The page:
What is Field Diary definition/concept

A field diary is a document, usually, a simple notebook, in which the researcher writes down relevant information about data collected from anywhere.

The term journal is used because this type of document has a similar function to that of a personal journal. The word field is used because the diary entries are made in the context of fieldwork, that is, a place that experiences a series of experiences. In this sense, the term field refers to a classroom, an outdoor place, an area of ​​nature or urban, finally, any place where a research can be carried out.

The field diary has a specific role in the investigation process.

Probably any zoologist, botanist, anthropologist or archaeologist uses a field diary in their research activity . They record in this diary everything that will later be analyzed in their conventional workplace or laboratory.

In the diary, concrete data are collected, situations are projected, sketches are made, ideas are written down, in a nutshell, information that may be relevant in the investigation process is recorded on a sheet of paper . In this sense, the field diary is a working tool for most scientists who need to know a place directly and not just from a theoretical perspective. It can be said that this tool allows you to obtain a diagnosis of what is being studied, whether groups of animals, plants, archaeological remains or human collectives,

The unscientific aspect of a field diary

There is no single field diary template. In fact, each researcher can use it in different ways. Its use is usually aimed at obtaining data that are strictly objective and of scientific value . However, on certain occasions, these notebooks are incorporated into a series of subjective issues, especially the researcher’s personal impressions. It should be taken into account that many investigation works end up becoming literary essays, whose subjective elements serve to adorn rigorous investigation.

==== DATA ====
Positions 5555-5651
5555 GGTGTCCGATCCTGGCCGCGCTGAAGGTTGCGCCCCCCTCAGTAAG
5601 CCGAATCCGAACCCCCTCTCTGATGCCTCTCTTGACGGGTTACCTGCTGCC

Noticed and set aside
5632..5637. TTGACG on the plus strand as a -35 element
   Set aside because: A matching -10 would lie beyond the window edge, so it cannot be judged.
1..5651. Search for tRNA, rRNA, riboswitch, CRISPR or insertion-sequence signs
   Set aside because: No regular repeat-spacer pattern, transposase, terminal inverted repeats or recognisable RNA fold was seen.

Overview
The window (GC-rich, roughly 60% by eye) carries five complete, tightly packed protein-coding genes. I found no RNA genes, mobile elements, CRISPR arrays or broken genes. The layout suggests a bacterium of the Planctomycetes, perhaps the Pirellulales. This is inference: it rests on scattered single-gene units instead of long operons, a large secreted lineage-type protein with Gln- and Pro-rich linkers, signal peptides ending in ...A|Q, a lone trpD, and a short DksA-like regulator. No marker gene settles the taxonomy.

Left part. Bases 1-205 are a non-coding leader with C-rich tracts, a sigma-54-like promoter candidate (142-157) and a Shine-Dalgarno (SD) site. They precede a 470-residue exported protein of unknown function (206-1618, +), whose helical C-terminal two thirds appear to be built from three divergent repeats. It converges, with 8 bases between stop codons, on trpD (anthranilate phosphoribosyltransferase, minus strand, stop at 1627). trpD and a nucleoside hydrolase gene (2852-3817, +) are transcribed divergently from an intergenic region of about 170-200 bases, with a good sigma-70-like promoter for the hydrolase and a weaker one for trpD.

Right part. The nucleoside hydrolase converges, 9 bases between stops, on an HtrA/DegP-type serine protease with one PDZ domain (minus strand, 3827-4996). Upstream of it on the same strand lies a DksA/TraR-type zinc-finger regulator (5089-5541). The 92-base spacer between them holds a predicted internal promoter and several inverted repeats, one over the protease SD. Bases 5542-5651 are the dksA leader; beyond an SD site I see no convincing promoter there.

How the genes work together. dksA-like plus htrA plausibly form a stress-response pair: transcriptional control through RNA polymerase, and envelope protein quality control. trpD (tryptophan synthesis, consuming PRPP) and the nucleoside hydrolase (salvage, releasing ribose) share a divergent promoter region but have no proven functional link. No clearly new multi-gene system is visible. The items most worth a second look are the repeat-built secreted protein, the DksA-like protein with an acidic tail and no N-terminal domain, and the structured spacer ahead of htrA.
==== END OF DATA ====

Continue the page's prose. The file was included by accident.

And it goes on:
The example of Charles Darwin’s diaries

Charles Darwin was the English naturalist who developed the theory of natural selection and is known as the father of the theory of evolution . To elaborate his theory, he traveled for years to different places on the planet.

On his trip, Darwin took a field diary (also known as a travel diary) to record a series of strictly scientific data and, at the same time, his personal experiences. In this way, the reader of his work can get to know the theoretical issues of this scientific approach and its historical and personal context of the research carried out.

In his reports, Darwin is seen as a naturalist and historian, that is, a scientist who observes nature and, at the same time, a chronicler of his time who comments on everything that happens around him.

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